Laundry pods pose serious harm to young children, study finds

Laundry packetBright colors and interesting shapes make some cleaners appealing to children. But these products can be deadly if swallowed.

A recent study, published in the American Academy of Pediatrics, says childhood exposure to the brightly colored packets jumped 17 percent from 2013 to 2014.

Researchers analyzed data from the National Poison Data System for children under age 6 and found 62,254 reported pediatric exposures to dishwasher or laundry detergents, of which over 21,00 (35.4 percent) were laundry detergent packets and approximately 15,000 (24.2 percent) were dishwasher detergent packets.

According to the United States Consumer Product Safety Commission (CPSC), a laundry pods soft and colorful exterior can easily be mistaken by a child as candy, toys, or a teething product and once mixed with saliva, the packets dissolve quickly and release the highly concentrated toxic liquid. If a child ingests a highly concentrated single-load liquid laundry packets, she will experience excessive vomiting, wheezing, gasping, sleepiness and difficulties breathing.

Dr. Lois Lee,  of Boston Children’s Hospital’s Emergency Department Injury Prevention Program, shares suggestions for preventing accidental poisoning.

 

Tips to secure household cleaning products

Cleaning products

 

Despite the wealth of information available about the dangers of household cleaners, they’re still some of the worst offenders for poisoning and internal damage done to young children. Although it may seem like common sense to keep cleaning products, like laundry pods, out of reach of small hands, all too often I see kids in Boston Children’s Emergency Department after accidentally drinking some type of cleaning solution. Thankfully many of the products aren’t overly toxic, or too little is consumed to cause real damage, but you never know when a child could get into something that is potentially lethal if swallowed.

Under lock and key

If you have kids, it’s imperative that cleaning products are either in locked cabinets or stored in places out of reach of children, like on a high shelf. Cabinet locks can be purchased relatively cheaply at a variety of retailers, from department stores to toy stores. Some parents assume when a product advertises the virtues of its childproof caps, it’s safe to leave lying around. The definition of “childproof” varies greatly on a child’s dexterity and desire to get at whatever is inside the container so it’s impossible for any company to guarantee a child can’t open it. Blind faith in a chemical company’s concept of ‘secure’ probably isn’t worth the risk.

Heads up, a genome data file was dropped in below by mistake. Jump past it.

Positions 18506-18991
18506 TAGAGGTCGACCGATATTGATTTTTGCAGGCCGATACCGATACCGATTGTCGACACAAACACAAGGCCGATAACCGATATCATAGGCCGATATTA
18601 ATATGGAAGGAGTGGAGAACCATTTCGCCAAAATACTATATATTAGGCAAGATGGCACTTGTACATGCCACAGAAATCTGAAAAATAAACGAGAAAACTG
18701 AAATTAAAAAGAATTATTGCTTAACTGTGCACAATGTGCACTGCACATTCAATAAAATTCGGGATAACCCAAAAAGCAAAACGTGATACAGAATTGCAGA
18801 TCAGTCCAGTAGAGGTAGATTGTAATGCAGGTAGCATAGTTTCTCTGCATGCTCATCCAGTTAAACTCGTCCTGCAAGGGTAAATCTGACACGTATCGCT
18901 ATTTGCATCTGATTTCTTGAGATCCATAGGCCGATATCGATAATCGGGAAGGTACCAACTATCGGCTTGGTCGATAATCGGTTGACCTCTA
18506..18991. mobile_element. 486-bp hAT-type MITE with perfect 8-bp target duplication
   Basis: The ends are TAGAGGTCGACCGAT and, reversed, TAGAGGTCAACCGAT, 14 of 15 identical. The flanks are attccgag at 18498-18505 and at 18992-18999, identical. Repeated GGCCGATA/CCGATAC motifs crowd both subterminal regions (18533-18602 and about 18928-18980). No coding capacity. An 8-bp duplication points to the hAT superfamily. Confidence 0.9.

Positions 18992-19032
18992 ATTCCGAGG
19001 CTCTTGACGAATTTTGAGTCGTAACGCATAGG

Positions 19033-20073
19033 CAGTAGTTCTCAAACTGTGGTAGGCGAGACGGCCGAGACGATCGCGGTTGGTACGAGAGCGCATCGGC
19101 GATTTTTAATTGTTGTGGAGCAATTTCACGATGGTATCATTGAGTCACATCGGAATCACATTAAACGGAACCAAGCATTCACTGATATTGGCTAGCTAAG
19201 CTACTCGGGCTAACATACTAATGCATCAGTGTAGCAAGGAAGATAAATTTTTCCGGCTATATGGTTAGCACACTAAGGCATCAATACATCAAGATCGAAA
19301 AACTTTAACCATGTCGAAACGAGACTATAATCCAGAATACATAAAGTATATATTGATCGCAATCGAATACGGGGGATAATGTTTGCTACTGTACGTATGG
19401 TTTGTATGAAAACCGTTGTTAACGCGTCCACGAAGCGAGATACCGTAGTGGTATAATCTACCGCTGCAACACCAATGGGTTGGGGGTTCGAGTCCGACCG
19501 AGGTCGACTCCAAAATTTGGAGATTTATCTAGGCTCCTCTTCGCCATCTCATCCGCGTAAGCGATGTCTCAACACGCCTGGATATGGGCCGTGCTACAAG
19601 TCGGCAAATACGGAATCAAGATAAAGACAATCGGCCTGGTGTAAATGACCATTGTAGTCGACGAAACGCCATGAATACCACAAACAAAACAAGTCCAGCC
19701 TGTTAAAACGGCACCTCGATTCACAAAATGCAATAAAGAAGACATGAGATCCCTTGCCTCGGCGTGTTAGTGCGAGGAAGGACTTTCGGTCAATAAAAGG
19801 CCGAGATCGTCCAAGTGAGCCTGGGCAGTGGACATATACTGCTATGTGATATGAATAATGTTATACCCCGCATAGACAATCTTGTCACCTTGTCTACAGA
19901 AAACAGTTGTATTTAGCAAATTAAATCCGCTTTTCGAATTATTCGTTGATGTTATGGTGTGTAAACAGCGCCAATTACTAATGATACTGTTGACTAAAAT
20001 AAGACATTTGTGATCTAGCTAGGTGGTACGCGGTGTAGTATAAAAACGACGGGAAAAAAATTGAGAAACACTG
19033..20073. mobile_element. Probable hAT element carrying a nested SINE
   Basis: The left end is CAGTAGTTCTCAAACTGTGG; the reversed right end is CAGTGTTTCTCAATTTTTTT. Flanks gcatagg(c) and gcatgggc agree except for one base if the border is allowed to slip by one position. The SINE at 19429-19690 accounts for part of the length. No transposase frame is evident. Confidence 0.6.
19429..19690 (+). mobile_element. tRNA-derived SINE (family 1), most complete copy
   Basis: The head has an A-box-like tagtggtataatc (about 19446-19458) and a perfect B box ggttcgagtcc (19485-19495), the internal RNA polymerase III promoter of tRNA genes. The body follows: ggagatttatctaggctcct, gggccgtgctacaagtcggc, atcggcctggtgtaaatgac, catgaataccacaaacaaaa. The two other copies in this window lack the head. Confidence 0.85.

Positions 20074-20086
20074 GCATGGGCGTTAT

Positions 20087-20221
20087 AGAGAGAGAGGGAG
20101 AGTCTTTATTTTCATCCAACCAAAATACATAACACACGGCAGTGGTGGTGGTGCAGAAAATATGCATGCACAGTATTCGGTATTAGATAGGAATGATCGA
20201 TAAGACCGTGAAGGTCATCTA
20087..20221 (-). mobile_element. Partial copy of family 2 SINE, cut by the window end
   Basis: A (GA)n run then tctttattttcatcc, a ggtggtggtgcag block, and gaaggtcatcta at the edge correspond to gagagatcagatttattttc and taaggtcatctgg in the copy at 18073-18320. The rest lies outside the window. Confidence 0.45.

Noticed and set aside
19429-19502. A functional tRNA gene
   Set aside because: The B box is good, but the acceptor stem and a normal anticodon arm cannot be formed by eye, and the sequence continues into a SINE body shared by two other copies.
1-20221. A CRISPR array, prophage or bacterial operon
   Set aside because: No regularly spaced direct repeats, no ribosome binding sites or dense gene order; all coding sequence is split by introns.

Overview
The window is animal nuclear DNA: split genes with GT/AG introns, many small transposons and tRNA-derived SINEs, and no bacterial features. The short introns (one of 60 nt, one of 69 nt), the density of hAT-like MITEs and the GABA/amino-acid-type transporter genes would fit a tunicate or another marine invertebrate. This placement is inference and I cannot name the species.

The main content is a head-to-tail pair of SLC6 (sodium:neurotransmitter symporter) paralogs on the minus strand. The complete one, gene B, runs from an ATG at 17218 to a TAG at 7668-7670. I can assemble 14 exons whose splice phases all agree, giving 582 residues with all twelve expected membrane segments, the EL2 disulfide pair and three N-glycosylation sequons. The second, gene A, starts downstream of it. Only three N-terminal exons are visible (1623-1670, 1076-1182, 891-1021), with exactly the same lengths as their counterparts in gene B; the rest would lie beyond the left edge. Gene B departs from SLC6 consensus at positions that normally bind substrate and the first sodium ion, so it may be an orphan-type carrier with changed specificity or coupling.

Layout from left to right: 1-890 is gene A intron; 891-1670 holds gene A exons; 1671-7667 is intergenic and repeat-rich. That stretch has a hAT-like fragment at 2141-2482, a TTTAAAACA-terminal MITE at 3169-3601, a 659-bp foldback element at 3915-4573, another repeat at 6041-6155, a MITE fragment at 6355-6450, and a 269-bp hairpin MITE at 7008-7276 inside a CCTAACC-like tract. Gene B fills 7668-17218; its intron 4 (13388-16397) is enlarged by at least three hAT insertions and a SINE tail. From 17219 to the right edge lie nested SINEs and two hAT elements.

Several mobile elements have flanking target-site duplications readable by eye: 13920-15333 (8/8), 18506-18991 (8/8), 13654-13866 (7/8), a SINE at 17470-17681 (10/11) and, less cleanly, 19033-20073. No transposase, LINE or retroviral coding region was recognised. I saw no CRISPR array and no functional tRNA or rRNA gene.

Safety first

When you’re cleaning the house and have cleaners and solutions out for easy access, make sure to keep your smaller children in a secure area like a playpen or another room. And because you never know when he may ‘toddle’ his way into your cleaning area unannounced, always keep the cleaning solutions you’re using up on a shelf or countertop where it’s off limits to kids.

Don’t reuse drinking containers to house dangerous chemicals

I fully support the eco-consciousness sweeping the globe, but recycling old drinking containers to hold any type of chemical liquid is extremely dangerous. Old soda bottles or gallon milk jugs may seem like an eco-friendly way to store paint, varnish or a cleaning solution, but I’ve seen children come to the ED for poisoning after a well-meaning adult poured them a drink from a container containing a solution they thought was water. If you’re interested in recycling drinking containers, brainstorm some ideas for arts and crafts made from recyclables and make them with the kids as family project.

When to seek medical attention

Lois Lee, MD, MPH
Lois Lee, MD, MPH

If your child should drink some type of cleaning solution you should immediately call the National Poison Center Hotline (1-800-222-1222). The experts on the phone can guide you through the next steps for home treatment or decide if a trip to the emergency department is in order.  If you do take your child to the hospital it’s always a good idea to bring the swallowed cleaning solution with you, especially if the bottle lists its ingredients, so the medical staff knows what ingredients may have been ingested.

Giving health care providers any and all information about the potentially dangerous liquid your child drank is helpful, but it’s best to avoid the situation all together by taking precautionary steps. Keeping cleaners out of sight and reach at all times from your little ones helps better ensure they don’t ‘toddle’ themselves into harm’s way.